There was a name for this planet given in the episode. Naomi Wildman wrote a report about it where she called it the "Weird Planet". Maybe we should move this article to The Weird Planet? It is the only canon designation for it. If we don't do that, then maybe we should follow Jorg's suggestion and move it to Kelemane's homeworld, as it does not actually belong to Kelemane. Comments? --Bp 12:09, 8 September 2006 (UTC)
- I'm not sure I personally like using the name from a children's essay, but knowing Voyager, that may have ended up being the official name they used. I say we use it. --OuroborosCobra talk 13:21, 8 September 2006 (UTC)
Ok, I left it where it is and made a couple redirects. The name "The Weird Planet" was created by Naomi Wildman for a report she wrote, she asked Seven what she thought about it and Seven told her that it should be "The Weird Planet Displaced in Time". I think a report written by the Captain's Assistant is a good source for the name, especially since the planet wasnt given any other name. :) --Bp 01:13, 11 October 2006 (UTC)
I changed these two paragraphs because the wrong character was identified. The pilot was Gotana-Retz. Kelemane was the character from the planet's earlier history who tried to contact the sky ship with a handwritten letter vie a hot-air balloon.
- Unknown to the Starfleet personnel, Voyager had become the central icon in the planet's mythology. Each succeeding lead society attempted to contact the "Sky ship" and reap the benefits of it. Eventually, the planetary culture met up and passed Starfleet in technology and the inhabitants, angry at years of being ignored, had come to distrust the "Sky ship," especially after Kelemane's space expedition "disappeared" after attempting contact. In reality, Kelemane had his personal space-time slowed to match Voyager, had lived on the ship for decades in planetary time, and returned to try to convince the planetary leaders to cease their hostilities.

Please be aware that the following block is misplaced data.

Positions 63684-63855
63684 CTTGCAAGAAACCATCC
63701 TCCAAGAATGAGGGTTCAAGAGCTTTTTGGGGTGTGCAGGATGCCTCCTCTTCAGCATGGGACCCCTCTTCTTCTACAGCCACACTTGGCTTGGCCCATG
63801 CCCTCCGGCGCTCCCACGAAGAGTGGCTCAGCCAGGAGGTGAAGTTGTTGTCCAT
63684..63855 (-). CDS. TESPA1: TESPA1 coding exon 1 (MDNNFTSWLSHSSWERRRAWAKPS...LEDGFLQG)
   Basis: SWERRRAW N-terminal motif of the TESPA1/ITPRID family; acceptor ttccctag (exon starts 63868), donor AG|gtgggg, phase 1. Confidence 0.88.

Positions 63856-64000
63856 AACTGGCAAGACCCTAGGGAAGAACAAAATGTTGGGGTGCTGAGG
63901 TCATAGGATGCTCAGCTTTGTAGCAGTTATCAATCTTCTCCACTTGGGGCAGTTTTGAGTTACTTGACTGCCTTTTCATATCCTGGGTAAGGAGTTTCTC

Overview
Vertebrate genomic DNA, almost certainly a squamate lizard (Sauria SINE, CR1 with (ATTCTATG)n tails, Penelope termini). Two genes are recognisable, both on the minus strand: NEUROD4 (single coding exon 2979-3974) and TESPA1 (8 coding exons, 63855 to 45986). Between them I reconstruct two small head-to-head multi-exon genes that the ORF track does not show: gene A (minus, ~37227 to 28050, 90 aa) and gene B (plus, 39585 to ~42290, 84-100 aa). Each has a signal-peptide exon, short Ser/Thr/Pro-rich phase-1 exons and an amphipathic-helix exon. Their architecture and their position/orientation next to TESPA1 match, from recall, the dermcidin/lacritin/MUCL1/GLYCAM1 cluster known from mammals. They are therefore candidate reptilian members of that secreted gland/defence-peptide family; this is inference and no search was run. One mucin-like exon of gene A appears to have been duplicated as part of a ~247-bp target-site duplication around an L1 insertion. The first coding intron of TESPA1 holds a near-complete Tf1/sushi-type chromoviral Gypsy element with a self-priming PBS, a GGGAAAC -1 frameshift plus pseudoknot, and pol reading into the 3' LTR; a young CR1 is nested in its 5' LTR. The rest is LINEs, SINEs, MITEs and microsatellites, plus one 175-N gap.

- Eventually, just before Kelemane himself died from extreme old age, Voyager was able to break free of the orbit and depart, forever ensconced in the planetary mythology. - Bridge 13:30, 29 September 2007 (UTC)
Is it just a flattened sphere, or is it actually doughnut-shaped, with big holes at each pole? 18.104.22.168 04:45, 19 April 2008 (UTC)
- It looks toroidal in Seven's rotating 3d scan. --Bp 07:10, 19 April 2008 (UTC)
Seasons on the planet Edit
As (in terms of absolute time) it doesn't seem to move around its star any quicker than Earth does around the Sun, I wonder how the planet can have seasons comparable to ours. From its inhabitants' point of view it should be standing still in space for ages.
Still another question: Why can Voyager be seen on the planet's surface everywhere at any given time, and then as bright as a supernova?22.214.171.124 16:42, 22 April 2009 (UTC)
- It's a TV show? The high-speed rotation is just a simple premise, given so that the interesting bit about watching a whole culture evolve could be explored? --bp 19:35, 22 April 2009 (UTC)